"Nothing more than a handjob," he'd soberly remind you.

In the late-'70s, New York boasted a dozen spectacular "leisure spas," which were theme park whorehouses, like Tahitia and Caesar's Retreat.  The managers would routinely comp the guy from SCREW.  The girls were spectacular, and about 20 lined up as you walked in.  The boss would let you pick out any two you desired, each one of Penthouse caliber, then whisper instructions for them to give their best, he's the man from SCREW.  You were given a palatial suite for a few hours, a Vegas recreation of Caesar's bedroom or a Tahitian paradise.

When I was editing the Naked City listings, I farmed out a lot to other stringers.  Believe it or not, you could even grow weary of sex joints.  But the leisure spas were so much fun that the city of New York closed them all down.

Jaccoma and I were also responsible for overseeing Midnight Blue, Goldstein's raunchy-and still on­going-cable-TV show.  We'd planned to shoot mock interview vignettes of Al and budding starlet, Veronica Hart, whose porno film acting remains unsurpassed to this day.  I was smitten.

I wrote some sketches and personally delivered them, along with flowers, to her loft, hoping to do a little "pre-production work. Veronica was new to Manhattan and had just returned from a tough day on the set.  She sat down in the kitchen and began to luxuriously brush her hair and unwind.  She blushed while describing the leading man's attempt to keep his dick in her ass, as it kept popping out and they had to keep re-shooting.  Just another nine-to-five workday.  

She wouldn't
let him brush
her hair

"Here, let me," I said, reaching for the brush.

She pulled back, slapping my hand.

"What are you doing?" she said.  "You know, I thought we were friends."

She could handle the task herself, thank you, and mentioned that her fiance, a cameraman whom I believe shot some of her films, would soon be home.  This was a monogamous woman.  Still, encountering the prudish side of porn actresses was always jarring.

Most women were fascinated (after an obligatory snicker) to hear you were an editor at SCREW.  Then they would often confide something sexual.  A whole courtroom would burst out laughing during jury duty when you were asked what your job was.  But not everybody approved.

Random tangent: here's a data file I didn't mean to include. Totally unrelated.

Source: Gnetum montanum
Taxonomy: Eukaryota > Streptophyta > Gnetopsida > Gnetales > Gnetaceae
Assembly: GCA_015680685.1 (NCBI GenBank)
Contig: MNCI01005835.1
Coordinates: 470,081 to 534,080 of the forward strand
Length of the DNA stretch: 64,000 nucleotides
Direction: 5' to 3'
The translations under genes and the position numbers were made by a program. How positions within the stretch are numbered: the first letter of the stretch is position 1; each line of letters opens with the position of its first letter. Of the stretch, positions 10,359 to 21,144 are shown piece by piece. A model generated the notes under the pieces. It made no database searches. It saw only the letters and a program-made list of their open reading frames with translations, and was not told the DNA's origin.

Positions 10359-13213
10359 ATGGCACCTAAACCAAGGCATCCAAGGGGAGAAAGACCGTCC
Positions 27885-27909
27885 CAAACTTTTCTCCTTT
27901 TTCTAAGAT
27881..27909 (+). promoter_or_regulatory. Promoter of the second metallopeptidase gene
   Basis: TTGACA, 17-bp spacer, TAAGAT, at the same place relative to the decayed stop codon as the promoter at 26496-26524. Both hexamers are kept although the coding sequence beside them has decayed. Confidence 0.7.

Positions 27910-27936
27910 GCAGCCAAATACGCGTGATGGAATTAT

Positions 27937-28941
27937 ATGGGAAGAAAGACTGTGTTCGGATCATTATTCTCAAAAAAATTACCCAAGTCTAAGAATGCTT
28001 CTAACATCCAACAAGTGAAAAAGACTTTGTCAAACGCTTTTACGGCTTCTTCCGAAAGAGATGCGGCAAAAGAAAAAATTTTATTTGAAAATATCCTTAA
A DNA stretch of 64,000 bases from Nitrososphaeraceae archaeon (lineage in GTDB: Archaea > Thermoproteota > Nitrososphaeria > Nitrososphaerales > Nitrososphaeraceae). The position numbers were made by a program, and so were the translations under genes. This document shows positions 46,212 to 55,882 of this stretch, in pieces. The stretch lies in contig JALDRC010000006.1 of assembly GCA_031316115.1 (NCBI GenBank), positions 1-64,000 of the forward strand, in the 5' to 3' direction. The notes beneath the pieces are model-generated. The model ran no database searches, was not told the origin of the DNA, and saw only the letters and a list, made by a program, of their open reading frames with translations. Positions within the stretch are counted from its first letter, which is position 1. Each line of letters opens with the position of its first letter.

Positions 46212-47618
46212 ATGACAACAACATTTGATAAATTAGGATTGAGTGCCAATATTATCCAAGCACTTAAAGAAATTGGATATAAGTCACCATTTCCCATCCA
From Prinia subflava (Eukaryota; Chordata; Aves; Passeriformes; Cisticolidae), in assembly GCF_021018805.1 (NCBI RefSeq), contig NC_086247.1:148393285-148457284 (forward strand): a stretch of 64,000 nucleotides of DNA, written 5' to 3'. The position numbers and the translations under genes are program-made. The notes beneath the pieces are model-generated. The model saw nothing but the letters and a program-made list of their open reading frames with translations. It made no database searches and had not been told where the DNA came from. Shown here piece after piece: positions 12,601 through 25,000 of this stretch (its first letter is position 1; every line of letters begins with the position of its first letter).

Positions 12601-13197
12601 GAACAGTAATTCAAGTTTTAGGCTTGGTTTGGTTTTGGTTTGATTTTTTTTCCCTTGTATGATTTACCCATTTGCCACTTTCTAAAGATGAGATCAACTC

A hard-boiled newspaper reporter who'd gone to college with my father took me out to dinner.

"I'm ashamed of you, Josh," he confided over drinks.  'Aren't you ashamed to work there?  You'll never be able to get a job at the Daily News.  You need to do a few stories for New York or the Voice, sweep all that dirty crap away."

And then, out of the other side of his mouth:

"Jeez, I bet you meet some broads there.  Whaddya say, me and you, we take on a few of those porno broads one night?  Jeez, that Goldstein must be rich.  How much is he worth?  Anyway, I'm ashamed of you.  I'm tellin' ya, get outta there."

In the summer of 1981, when I was senior editor, I began to notice some interesting activity across the way from the art director's eleventh floor window.  Ballerinas and cheerleader types scurried about in the windows of the building behind us.  Incredibly, for 12 years, no other SCREW staffer before me had ever noticed this phenomenon.  I hollered out the window, about 20 yards, to a blonde knockout, asking for her phone number.  Her roommates clasped their hands over her mouth, but not before she yelled back the downstairs phone exchange and their room. 

I dialed her up.  The girl who answered said it was her second day in New York from the Texas panhandle.

"Don't ever give out your phone number to strangers in this city," I advised.